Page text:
Sharing Your Pain is Actually …

I imagine that you, like me, want to deliver a message that resonates with people and inspires them.

The message that is most likely to have a positive impact on your coaching business requires that you tell the vulnerable truth. 

When I was in the Startup phase of my coaching business, I had just moved to Los Angeles. I went to a networking meeting held in a fancy hotel in Santa Monica.

A place that was far, far away from the small town back east that I had lived all of my adult life. I was in awe of the place and the people. You know Hollywood types. At least that was what I imagined at the time. 

How would I ever stand out here?

Then it got worse. As the women at each table stood to do their 30 second pitch I heard each one saying, “I am a coach…” more times than I had ever imagined.

The question persisted: How would I ever stand out in this crowd? And it kept getting louder!

One woman announced that her expertise was helping people with their sales pitch. I could barely wait until the meeting broke to approach her and find out if she could help me. I was excited at what she offered and approached my first session with her full of hope.

She talked to me about how a good pitch works, and it sounded right up my ally. I knew how to deliver an inspiring message. To talk about new possibilities for people.

Then she told me something that almost had me bolt out the door. In order to really have an impact and stand out, even in a 30 second pitch,  I would need to tell the vulnerable truth. To reveal my own weakness and my painful experiences.

My resistance was visceral. A great big “NO not that!” 

I had worked so friggin’ hard to look good, for God’s sake. To have people actually listening to me and believing I could help them.

I tried it out, though, right there during our first session standing in her office. I told a vulnerable truth about my first marriage. How it had failed due to my own ignorance and selling out on my own wisdom. Not just once but over and over for years. I felt the personal pain as I told this story. It was hard. 

My sales coach, however, was moved to tears.

She told me that my story had impacted her personally. She was actually going through a painful divorce.

Darn … there was no going back now. I had to come out from behind a curtain where I had been comfortable talking about coaching and now I was going to include my own pain and growth in my marketing message.

As time went on and I got more comfortable speaking about my own stuff, I had a moment of great joy.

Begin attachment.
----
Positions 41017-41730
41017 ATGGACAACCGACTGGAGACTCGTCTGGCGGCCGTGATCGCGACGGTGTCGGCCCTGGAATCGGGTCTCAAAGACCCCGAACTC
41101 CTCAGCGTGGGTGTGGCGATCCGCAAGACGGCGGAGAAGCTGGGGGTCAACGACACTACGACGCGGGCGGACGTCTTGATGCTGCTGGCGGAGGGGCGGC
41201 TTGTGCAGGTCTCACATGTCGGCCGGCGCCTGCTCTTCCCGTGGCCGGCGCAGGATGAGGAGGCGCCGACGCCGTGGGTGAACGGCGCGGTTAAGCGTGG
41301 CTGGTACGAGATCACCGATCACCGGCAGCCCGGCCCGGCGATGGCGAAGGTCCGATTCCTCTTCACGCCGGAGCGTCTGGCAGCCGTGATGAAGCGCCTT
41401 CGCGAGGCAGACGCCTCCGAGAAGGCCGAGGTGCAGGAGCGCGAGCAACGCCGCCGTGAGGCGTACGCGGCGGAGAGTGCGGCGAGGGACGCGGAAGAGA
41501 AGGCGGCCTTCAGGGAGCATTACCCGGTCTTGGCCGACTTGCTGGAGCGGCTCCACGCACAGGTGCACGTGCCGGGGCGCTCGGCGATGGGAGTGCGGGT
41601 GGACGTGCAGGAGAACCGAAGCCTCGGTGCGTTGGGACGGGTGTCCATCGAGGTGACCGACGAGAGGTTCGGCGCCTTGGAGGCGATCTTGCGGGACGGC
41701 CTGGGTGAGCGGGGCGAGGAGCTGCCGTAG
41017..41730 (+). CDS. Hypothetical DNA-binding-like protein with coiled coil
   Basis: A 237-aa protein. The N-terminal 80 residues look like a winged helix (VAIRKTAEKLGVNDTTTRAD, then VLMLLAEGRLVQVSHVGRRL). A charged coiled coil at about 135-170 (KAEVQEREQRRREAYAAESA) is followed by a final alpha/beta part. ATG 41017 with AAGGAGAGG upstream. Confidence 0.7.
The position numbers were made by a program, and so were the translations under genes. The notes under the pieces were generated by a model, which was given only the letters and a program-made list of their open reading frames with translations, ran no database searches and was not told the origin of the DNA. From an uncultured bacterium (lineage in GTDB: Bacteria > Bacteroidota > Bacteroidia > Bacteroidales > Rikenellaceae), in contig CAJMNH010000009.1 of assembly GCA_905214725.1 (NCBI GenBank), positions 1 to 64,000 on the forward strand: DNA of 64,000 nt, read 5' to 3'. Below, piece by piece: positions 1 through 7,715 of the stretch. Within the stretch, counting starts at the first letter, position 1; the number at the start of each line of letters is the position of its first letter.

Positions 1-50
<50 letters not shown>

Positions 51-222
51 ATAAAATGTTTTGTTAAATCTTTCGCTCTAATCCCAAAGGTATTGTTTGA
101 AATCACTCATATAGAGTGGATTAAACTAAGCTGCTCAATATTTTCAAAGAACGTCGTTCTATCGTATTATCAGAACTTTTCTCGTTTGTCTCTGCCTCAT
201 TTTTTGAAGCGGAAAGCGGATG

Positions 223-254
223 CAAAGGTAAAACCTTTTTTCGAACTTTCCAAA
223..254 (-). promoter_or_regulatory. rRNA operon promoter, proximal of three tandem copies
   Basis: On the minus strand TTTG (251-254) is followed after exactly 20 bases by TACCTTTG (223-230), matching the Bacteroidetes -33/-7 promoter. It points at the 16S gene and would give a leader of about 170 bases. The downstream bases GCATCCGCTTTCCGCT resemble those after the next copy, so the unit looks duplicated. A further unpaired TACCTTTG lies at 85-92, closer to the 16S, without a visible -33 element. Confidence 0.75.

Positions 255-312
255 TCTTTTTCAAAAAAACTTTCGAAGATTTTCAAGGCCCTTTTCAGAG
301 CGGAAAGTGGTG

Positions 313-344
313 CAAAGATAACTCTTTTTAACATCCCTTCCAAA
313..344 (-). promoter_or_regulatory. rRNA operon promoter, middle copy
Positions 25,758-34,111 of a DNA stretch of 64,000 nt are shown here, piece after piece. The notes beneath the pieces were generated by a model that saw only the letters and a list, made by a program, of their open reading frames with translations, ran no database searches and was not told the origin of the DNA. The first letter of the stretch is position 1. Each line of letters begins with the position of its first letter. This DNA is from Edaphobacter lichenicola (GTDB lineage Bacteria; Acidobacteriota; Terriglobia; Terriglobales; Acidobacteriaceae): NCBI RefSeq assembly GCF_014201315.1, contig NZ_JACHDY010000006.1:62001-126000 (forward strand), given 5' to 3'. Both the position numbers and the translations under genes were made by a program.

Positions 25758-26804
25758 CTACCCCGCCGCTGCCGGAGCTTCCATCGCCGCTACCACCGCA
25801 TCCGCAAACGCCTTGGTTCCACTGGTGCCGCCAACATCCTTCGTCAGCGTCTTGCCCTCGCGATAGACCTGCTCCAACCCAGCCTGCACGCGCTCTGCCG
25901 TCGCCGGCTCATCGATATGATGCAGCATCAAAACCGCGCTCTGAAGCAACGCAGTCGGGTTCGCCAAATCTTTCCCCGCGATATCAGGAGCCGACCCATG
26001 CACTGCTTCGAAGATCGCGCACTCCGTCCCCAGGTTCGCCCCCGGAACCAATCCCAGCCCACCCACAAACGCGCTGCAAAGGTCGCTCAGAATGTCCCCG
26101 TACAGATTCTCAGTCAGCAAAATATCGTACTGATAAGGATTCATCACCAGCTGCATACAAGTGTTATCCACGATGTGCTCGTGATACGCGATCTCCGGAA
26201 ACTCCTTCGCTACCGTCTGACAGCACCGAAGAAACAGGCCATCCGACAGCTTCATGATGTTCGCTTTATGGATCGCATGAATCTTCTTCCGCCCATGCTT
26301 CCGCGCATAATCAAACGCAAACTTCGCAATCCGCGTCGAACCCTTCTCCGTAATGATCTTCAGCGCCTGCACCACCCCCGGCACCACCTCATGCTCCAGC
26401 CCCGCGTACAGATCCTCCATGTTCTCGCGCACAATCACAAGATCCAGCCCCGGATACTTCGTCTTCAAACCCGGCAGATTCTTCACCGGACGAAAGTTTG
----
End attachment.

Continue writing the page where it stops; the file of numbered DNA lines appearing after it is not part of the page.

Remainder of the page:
I stood in front of a networking room a couple years after that training and spoke about my new coaching business, working with entrepreneurs and many coaches.

I told the story of how I once had a niche that I loved with all my heart but had totally bombed in the marketplace.

The “bombing” in the marketplace was a very public debacle after which I was tempted to bail on my business altogether. 

Who was I to help people with their business! (the whole story of that disaster is in this week’s video)

I looked around the networking room as I related that event and realized my “marketing message” was actually one of hope. People were nodding their heads. Smiling at my stupidity, my humanity. The humble way I recovered and moved forward. 

Naming the pain, the problem I had experienced, made people feel known and seen. Some had similar experiences and it normalized their own story.

They were so grateful to hear my message which broke through their shame and gave them a new perspective.

I could truthfully say that that failure led me to learn and grow so I can now bring both my credibility and vulnerability in helping people land on the exact right niche.

I would even go so far as to say it is NOT a sales technique at all. It just so happens that speaking authentically and telling your stories in a way that names the pain and brings light to the solution is a gift you can offer the world.


One of my favorite exercises is looking at life through 10-year increments. It can be a great way to explore the past, mining for gold that serves the present.

Take out a piece of paper and simply write ten-year timelines from birth to now. 1-10, 10-20, etc. Leave room for a couple of paragraphs.

Then ask yourself. What were the significant experiences during that decade? Which ones were painful? What did you learn from that pain?

Find the stories that most resonate with you now and include them in your message. Share them with the world. I promise it will be a gift to them as well as freeing for you. 


I have an exercise that uses the 10-year increments to dive even deeper and give you valuable information about your niche. Reply in the comments  and I will send you a copy! 

Also … don’t miss my next blog. I did some digging of my own after writing this message and realized some of the valuable lessons that came from my painful experience. 

I tell the story of my public disaster and the learning that helped me grow in my business and as a coach. Get a head start by listening to my video below. 

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